When will all five bright planets be visible in the sky at once?
The time is now! Mercury, Venus, Mars, Jupiter and Saturn can be seen simultaneously before dawn beginning around January 20, 2016. And they’ll remain visible before dawn from about January 20 to February 20, 2016.
The last time that all five visible planets appeared in the same sky together was from about December 15, 2004, to January 15, 2005.
That was 10 years ago.
By bright or visible planet, we mean any planet in our own solar system that’s easily viewed without an optical aid and that has been watched by our ancestors since time immemorial.
In their outward order from the sun, the five bright planets are Mercury, Venus, Mars, Jupiter and Saturn. These planets are easily seen in our sky because their disks reflect sunlight, and these relatively nearby worlds tend to shine with a steadier light than the distant, twinkling stars.
Moreover, people around the globe can use the moon to help guide them to this showcase of planets from January 27 to February 6. The charts below are for mid-northern North American latitudes, although these planets can be seen in the morning sky from anywhere around the world.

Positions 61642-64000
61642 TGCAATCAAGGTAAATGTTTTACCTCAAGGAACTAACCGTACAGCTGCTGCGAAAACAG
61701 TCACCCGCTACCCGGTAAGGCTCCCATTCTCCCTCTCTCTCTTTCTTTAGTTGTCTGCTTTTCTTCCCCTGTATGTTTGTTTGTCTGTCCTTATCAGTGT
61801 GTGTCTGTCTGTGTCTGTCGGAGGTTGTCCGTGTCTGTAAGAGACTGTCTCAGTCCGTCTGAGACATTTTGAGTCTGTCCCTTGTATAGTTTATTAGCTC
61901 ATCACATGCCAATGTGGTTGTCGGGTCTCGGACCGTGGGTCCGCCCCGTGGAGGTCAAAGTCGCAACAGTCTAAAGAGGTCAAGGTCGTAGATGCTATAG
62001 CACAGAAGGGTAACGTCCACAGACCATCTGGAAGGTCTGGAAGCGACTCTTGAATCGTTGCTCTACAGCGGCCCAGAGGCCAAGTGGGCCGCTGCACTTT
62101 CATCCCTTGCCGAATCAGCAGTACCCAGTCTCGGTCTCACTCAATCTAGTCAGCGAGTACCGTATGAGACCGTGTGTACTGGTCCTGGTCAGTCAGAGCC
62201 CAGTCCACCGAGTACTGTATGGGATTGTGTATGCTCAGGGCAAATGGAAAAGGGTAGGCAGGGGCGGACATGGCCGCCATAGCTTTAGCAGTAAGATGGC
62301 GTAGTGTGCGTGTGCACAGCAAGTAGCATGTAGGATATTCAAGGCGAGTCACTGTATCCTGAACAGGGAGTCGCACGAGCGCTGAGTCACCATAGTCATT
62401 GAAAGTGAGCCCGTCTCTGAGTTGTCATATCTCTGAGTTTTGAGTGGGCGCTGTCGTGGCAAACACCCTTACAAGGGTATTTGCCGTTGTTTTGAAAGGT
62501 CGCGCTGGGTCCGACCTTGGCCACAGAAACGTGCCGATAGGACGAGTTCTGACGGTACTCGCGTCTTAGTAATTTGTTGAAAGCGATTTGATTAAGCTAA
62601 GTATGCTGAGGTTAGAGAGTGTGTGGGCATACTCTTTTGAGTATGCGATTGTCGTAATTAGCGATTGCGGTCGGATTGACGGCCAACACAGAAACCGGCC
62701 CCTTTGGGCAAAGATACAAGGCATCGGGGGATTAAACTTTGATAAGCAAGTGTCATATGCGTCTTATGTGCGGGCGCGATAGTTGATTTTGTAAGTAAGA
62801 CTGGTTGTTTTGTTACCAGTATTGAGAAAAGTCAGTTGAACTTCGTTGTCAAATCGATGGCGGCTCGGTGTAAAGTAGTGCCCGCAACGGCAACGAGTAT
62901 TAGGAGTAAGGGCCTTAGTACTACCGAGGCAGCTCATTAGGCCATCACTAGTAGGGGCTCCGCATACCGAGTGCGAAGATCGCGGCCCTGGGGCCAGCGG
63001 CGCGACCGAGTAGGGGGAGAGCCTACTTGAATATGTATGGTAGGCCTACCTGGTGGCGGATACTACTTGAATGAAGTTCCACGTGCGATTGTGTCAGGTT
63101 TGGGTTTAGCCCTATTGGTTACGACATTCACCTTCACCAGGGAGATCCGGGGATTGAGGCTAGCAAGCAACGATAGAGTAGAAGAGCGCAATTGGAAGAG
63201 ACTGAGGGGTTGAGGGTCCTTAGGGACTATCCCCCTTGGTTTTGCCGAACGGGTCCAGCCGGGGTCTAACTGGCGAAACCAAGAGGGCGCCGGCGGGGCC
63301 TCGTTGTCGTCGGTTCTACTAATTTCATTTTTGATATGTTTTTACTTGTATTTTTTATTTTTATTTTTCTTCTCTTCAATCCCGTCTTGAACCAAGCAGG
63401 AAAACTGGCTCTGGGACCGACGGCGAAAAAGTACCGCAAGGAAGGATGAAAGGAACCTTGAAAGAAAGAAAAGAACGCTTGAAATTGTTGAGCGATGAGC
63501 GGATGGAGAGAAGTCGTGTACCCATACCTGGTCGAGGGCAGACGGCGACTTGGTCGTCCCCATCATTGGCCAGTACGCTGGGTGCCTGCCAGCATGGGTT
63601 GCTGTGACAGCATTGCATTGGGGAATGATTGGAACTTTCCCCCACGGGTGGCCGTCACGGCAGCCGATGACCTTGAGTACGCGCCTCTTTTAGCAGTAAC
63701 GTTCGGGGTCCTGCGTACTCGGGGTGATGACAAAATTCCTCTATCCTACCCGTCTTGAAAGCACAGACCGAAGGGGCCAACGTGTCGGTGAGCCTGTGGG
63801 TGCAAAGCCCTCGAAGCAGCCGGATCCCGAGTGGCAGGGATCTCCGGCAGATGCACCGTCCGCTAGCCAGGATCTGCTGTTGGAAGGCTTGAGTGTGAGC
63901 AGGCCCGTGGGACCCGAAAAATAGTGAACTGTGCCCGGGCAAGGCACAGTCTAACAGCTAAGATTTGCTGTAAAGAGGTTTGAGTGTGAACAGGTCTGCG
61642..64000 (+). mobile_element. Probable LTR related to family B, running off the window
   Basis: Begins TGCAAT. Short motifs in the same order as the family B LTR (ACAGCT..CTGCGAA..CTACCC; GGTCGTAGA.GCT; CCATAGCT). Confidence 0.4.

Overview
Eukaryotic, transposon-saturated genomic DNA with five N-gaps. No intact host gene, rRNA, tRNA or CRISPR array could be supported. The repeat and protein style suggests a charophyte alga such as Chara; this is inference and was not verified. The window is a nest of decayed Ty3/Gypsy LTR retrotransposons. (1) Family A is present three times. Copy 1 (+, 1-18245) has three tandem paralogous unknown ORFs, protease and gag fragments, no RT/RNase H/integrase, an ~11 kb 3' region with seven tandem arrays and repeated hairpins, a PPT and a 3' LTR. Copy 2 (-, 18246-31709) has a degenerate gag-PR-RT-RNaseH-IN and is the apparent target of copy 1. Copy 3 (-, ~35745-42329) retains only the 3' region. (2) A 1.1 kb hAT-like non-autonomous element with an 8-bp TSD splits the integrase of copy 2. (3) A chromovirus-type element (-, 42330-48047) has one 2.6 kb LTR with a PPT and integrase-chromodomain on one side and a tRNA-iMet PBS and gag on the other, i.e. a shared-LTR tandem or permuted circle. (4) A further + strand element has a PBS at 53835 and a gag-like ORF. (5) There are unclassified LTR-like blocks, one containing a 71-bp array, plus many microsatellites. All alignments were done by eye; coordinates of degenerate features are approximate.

The bright object here is Venus. Saturn is above and to the right. The third bright object in this image – slightly below and to the right of Venus – is the red star Antares in the constellation Scorpius. Photo taken January 11, 2016 by Tom Wildoner in White Haven, Pennsylvania.
Of course, you can catch most of these planets long before dawn. Jupiter rises first, in the evening hours, followed by Mars after midnight and then Saturn, Venus and Mercury. Click here for recommended almanacs that will help you find when each planet rises into your sky for any given date.
May you be blessed with clear skies for the upcoming planetary spectacle, with all five bright planets taking stage in the same sky from January 20 to February 20, 2016!
When will it happen again?
We’ve had a number of people ask us when the next presentation of the five visible planets in the same sky will take place. It will be possible to view all five in theevening sky from about August 13 to 19, 2016. However, Mercury and Venus will be sitting low in the west at dusk and not that easy to catch from northerly latitudes. The Southern Hemisphere definitely has the big advantage for spotting all five planets in the August, 2016 evening sky.
Bottom line: All five bright planets – Mercury, Venus, Mars, Jupiter and Saturn – will appear together in the morning sky from about January 20 to February 20, 2016. That hasn’t happened since 2005.